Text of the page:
Second, in addition to the general prophetic anointing of all believers, Scripture describes the special prophetic ministry of some believers (1 Cor 12:28-30; Eph 4:11). Upon closer examination of the prophetic activity in 1 Corinthians 11–14, it becomes clearer that, as they prophesied, men and women were coactive in certain elements of public worship, but not in all. For example, remembering that the Chronicler and Luke tell us that men and women “prophesied” as they were offering intercession, thanks, or praise, we need not be surprised when Paul tells us in 1 Cor 11:4-5 and 14:15-19 that men and women “prophesied” in those very same acts of worship. Other elements of worship, however, come into view in 1 Cor 11:2–14:26 (cf. Acts 2:42; 1 Tim 2:1-15; 3:14-15; 4:13). From this wider context, we realize that Paul’s overriding concern is to see all elements of public worship regulated by love of others (1 Cor 12:31–14:1). Strikingly, according to 1 Cor 14:26-40, love requires that during the public ministry of God’s word (14:26), anyone contributing to that ministry must follow the Apostle’s directives (14:36-38) on when to speak and when to be silent (14:27-35). In fact, in light of the question of whether prophesying was regulated by the same standards as teaching, it is critical to notice that the Apostle’s directives applied whether God’s word was brought in the form of “a psalm, … a teaching, … a revelation, … a tongue, … [or] an interpretation” (1 Cor 14:26b NASU). Clearly, insofar as teaching and prophesying contributed to the public ministry of God’s word, Paul regulated them both by the same standards. Thus, 1 Cor 14:34-35 is an awfully close parallel to 1 Tim 2:11-15 (we will have more to say about this parallel in Part 4). In that light, it is remarkable to notice that, consistent with the distinction we saw between the general and special teaching offices, we also see a distinction between the general prophetic anointing and the special prophetic ministry. By all appearances, when God’s household came together (1 Cor 14:26a), men and women were expected to be coactive in the general prophetic office (e.g., 1 Cor 11:4-5; 14:15-19), but the special prophetic ministry of God’s word, like the special teaching ministry of God’s word, was limited to men (1 Cor 14:34-35). In other words, contrary to what Byrd and many others have argued, the Apostle’s policy on prophesying was, in “all the churches of the saints” (1 Cor 14:33b), coordinated with the general prophetic anointing of all and the special prophetic ministry of some: that is, Paul limited that element of worship devoted to the special prophetic ministry of God’s word to men; and, consistent with the general prophetic anointing of all, he approved of women and men being coactive in prophesying during those other elements of worship not devoted the ministry of God’s word. In short, in all the congregations of Christ’s church, the principles that regulated teaching and prophesying were the same.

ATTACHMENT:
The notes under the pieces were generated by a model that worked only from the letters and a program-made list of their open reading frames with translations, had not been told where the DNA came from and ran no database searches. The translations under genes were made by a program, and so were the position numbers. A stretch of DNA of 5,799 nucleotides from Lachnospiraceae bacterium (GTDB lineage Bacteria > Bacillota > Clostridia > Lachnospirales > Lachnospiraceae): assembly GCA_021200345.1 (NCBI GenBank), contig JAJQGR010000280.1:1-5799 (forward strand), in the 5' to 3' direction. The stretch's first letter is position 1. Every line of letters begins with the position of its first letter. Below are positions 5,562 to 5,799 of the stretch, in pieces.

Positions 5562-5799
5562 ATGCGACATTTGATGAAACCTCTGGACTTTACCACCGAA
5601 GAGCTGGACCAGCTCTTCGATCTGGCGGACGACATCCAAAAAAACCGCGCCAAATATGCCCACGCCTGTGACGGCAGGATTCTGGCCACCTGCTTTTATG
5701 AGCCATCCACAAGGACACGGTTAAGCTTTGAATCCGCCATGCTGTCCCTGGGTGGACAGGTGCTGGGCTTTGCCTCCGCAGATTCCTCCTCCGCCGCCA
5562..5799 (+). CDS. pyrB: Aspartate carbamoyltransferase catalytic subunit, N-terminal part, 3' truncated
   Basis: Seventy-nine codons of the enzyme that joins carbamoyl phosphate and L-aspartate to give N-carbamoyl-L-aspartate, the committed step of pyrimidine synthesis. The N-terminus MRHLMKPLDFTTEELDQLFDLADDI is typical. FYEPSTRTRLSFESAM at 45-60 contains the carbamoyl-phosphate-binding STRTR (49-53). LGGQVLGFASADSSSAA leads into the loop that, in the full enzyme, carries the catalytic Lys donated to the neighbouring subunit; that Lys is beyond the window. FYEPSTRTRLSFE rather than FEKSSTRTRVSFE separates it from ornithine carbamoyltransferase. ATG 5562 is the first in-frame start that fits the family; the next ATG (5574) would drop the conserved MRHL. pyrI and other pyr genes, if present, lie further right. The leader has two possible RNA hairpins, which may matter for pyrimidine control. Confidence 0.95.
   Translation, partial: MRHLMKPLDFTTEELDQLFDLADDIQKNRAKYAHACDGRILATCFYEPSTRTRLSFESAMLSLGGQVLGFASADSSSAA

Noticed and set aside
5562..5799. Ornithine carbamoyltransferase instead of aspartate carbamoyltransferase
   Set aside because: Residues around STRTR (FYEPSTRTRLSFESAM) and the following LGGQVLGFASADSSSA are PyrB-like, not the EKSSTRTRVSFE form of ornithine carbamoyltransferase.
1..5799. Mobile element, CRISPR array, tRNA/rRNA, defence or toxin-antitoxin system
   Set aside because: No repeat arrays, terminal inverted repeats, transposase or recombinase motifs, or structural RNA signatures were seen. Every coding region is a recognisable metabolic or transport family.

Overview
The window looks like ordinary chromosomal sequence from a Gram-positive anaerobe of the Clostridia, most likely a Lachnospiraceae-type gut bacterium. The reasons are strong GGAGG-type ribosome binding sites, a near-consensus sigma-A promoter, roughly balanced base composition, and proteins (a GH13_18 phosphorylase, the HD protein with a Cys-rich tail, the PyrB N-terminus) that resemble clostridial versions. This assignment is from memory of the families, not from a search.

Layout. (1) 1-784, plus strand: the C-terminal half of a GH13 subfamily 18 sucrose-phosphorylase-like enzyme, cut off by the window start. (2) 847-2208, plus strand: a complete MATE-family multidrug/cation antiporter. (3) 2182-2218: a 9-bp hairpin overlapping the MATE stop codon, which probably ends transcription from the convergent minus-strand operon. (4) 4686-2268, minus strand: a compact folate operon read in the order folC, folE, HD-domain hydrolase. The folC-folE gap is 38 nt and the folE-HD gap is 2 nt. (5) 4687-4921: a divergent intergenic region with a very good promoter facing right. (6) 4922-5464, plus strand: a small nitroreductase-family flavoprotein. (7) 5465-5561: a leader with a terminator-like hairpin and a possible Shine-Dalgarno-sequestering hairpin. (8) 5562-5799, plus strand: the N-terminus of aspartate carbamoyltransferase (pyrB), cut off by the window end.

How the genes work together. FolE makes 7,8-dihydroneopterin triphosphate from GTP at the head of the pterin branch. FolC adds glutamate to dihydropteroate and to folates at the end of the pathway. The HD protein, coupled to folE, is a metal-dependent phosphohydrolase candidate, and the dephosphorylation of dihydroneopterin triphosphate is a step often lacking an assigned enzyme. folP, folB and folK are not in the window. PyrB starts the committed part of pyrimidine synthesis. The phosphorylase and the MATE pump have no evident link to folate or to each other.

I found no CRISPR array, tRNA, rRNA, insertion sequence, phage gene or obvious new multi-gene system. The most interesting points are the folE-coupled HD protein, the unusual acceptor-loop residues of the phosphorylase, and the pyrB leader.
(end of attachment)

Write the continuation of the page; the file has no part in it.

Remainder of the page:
In what has preceded, we have sought to show how Paul correlates the coactivity of women and men in prophesying and in teaching with the general and special offices. We have also sought to highlight that the Apostle cites love as the standard that shapes his directives for participation in the elements of public worship. We can understand even better, however, where Paul anchors his policy on women and men in teaching by taking one more step. We’ll take that step in Part 4.